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I grew up in Colorado at the foot of the Rocky Mountains, then lived in Denmark and traveled throughout Europe before coming back to Colorado. I have two adult sons, whom I cherish. I started my writing career as a columnist and investigative reporter and eventually became the first woman editor of two different papers. Along the way, my team and I won numerous state and several national awards, including the National Journalism Award for Public Service. In 2011, I was awarded the Keeper of the Flame Lifetime Achievement Award for Journalism. Now I write historical romance and contemporary romantic suspense.

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Sunday, March 08, 2009

A matter of faith



Several months ago, I lurked through a back-and-forth between romance readers about speech that offended them in romance novels. Many of them felt it was offensive and therefore wrong for a writer to include phrases like "Jesus Christ" and "goddamn" in novels because these words constitute "blasphemy." I lurked and said nothing...

A few weeks ago, I got a letter from a reader thanking me for making my characters' religions a real part of my historicals. She said that most historicals reflect modern biases either by creating characters that have no religion or by putting it in the background. This bothers her because it's historically inaccurate. (I think I posted her letter as a Letter of the Week.) I really appreciated what she said because religion did play a major role in people lives historically speaking, killing, dying, emigrating to new lands. One can't downplay the importance religion had in people's lives throughout history. I was happy that she noticed the effort I put into being true to that fact.

I found these two topics to be very interesting because they illustrate for me what place I believe religion ought to hold in novels. Let's see if I can explain.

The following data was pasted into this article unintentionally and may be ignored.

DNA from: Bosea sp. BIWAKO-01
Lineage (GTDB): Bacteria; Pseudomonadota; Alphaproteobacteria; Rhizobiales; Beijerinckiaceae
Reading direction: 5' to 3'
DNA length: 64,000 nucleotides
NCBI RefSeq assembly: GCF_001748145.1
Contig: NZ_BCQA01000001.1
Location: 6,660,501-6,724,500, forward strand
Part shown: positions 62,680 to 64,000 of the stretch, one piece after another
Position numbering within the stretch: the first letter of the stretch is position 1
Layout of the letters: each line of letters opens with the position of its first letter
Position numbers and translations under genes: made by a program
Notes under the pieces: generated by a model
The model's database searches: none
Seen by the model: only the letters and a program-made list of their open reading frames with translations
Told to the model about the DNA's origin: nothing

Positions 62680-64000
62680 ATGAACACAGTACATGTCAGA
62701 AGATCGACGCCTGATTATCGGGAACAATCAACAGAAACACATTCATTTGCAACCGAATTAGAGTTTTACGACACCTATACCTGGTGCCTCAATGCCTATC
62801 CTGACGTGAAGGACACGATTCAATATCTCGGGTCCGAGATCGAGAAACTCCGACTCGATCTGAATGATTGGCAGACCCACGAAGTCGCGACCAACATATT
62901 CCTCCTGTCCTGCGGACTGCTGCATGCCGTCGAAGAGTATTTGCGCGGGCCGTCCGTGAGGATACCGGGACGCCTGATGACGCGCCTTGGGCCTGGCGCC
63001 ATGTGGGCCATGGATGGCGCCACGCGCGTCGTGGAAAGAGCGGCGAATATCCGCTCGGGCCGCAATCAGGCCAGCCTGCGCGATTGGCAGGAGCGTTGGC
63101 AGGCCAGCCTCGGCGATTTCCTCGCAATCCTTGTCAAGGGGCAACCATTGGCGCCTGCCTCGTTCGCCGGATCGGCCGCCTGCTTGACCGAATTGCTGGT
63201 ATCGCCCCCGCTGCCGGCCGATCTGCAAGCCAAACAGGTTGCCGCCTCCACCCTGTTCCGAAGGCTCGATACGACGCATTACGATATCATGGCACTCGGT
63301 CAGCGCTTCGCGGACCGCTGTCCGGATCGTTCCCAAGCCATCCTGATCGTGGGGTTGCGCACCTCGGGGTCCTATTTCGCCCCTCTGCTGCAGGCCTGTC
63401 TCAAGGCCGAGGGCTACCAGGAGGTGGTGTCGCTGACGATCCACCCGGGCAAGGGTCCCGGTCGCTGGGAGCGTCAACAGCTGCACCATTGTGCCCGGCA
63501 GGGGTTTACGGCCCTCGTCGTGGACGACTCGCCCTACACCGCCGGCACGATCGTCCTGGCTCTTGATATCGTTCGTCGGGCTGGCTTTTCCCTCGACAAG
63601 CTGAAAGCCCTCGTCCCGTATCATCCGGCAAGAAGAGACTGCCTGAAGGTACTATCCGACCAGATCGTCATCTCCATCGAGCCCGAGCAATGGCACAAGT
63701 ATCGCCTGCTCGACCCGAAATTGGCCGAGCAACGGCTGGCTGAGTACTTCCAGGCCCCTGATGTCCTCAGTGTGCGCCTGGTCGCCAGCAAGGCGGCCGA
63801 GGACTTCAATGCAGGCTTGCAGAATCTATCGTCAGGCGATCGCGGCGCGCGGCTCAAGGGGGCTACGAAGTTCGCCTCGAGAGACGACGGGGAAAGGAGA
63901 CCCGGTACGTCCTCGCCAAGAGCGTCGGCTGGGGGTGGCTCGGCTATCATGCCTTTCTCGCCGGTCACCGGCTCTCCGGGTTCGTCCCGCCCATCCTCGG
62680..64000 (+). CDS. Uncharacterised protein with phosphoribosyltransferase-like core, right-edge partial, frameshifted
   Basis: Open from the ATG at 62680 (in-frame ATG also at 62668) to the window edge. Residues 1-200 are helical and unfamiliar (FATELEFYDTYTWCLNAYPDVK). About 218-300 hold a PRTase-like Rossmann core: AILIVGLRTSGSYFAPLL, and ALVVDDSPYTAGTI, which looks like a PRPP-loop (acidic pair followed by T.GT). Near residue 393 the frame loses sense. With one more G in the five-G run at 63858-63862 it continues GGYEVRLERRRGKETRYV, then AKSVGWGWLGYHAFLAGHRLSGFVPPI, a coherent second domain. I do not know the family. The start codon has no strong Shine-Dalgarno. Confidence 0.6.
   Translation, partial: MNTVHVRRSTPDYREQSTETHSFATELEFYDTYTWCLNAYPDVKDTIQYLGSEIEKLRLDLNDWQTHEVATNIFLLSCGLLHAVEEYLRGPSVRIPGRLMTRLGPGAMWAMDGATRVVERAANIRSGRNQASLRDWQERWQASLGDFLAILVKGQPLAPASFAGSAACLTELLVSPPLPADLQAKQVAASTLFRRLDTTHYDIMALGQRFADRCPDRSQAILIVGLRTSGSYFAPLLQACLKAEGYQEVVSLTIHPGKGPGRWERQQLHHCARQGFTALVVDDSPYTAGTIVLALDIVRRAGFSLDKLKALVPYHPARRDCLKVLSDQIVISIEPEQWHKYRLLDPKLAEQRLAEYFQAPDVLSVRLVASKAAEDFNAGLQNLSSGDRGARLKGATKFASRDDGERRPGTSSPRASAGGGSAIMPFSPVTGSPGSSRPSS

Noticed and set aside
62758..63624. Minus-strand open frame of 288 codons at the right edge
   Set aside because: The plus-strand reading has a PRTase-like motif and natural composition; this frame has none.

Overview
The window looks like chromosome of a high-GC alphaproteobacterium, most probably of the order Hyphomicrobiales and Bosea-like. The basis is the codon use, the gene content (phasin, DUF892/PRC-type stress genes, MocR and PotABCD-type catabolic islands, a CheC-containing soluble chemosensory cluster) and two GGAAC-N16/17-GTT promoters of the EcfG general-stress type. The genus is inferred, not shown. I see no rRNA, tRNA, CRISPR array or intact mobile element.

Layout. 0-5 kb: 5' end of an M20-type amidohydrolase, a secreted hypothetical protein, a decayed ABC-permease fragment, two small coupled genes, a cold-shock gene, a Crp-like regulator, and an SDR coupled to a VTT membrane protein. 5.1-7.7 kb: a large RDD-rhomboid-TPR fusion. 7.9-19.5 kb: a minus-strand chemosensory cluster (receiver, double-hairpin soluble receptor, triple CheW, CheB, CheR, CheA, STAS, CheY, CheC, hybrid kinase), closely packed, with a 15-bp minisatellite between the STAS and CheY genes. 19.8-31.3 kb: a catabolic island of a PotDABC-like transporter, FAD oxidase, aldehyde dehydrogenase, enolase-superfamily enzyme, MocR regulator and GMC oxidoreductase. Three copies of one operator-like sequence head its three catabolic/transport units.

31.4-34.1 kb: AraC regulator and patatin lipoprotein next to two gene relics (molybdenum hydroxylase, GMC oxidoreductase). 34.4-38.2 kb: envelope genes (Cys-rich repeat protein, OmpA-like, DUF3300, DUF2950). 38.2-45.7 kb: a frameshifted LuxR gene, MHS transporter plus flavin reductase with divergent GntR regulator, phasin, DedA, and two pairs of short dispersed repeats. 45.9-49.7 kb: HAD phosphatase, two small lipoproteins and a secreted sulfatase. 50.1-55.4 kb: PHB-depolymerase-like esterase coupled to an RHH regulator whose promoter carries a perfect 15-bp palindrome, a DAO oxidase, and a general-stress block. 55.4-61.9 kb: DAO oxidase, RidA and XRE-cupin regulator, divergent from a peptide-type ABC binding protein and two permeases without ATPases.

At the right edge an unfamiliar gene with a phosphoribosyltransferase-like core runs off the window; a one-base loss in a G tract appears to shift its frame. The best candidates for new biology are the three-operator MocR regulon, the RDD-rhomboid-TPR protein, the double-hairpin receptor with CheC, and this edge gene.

For me, characters rule everything. If I have a character who is a devout Catholic, then I want to portray a heartfelt Catholicism in that character, which means that I as a non-Catholic have a lot of research to do. I've had a lot of Catholic characters — in Carnal Gift and then again in the MacKinnon's Rangers series — and have gone so far as to burn votive candles and buy rosaries for Morgan and Amalie, which two of my Catholic friends used to say the Rosary once to "break them in."

(Writing Catholic characters from historical times also means I get to put Latin in the story, and I like that. It's my inner Latin geek coming out to play.)


Morgan's plain wooden rosary that he wore around his neck.


Obviously, when I write about any faith from the point of view of characters who practice that faith, I try to be very true to the faith and respectful of it. It's conceivable that I might have a character who would be very at odds with his/her faith, and in those cases I would portray that tension realistically. Kat in Naked Edge will be my first non-Christian character, though I suppose a great many of my I-Team characters probably fall into the category of agnostic, reflecting the times we live in now.

In short, I respect the religion of my characters and I make it a part of the story because it's part of who they are.


Mitakuye Oyasin! We are all one.


But when it comes to offending people with language, that's something very different. Again, it's my characters that rule. If I have a character to says "Jesus Christ!" I put it in the story. If it offends readers, there's really nothing I can do about it. I don't write inspirationals and so I don't feel compelled to constrain the language in my stories or the behavior of my characters to the external ideals and beliefs of readers.

Though I would certainly stand behind every person's right to the free exercise of her religion (within certain bounds -- I don't believe in forced teen marriage, honor killing or polygamy), I don't feel that it's my job to reflect other people's faiths in my writing or to write in such a way that doesn't offend their sensibilities. I don't set out to offend people, however.

Does that make sense?

I guess the easiest way to summarize my view on this is that my characters' religion (if they have one) is the only one that matters to me in my writing. For me, blasphemy means not being true to my characters and that's it.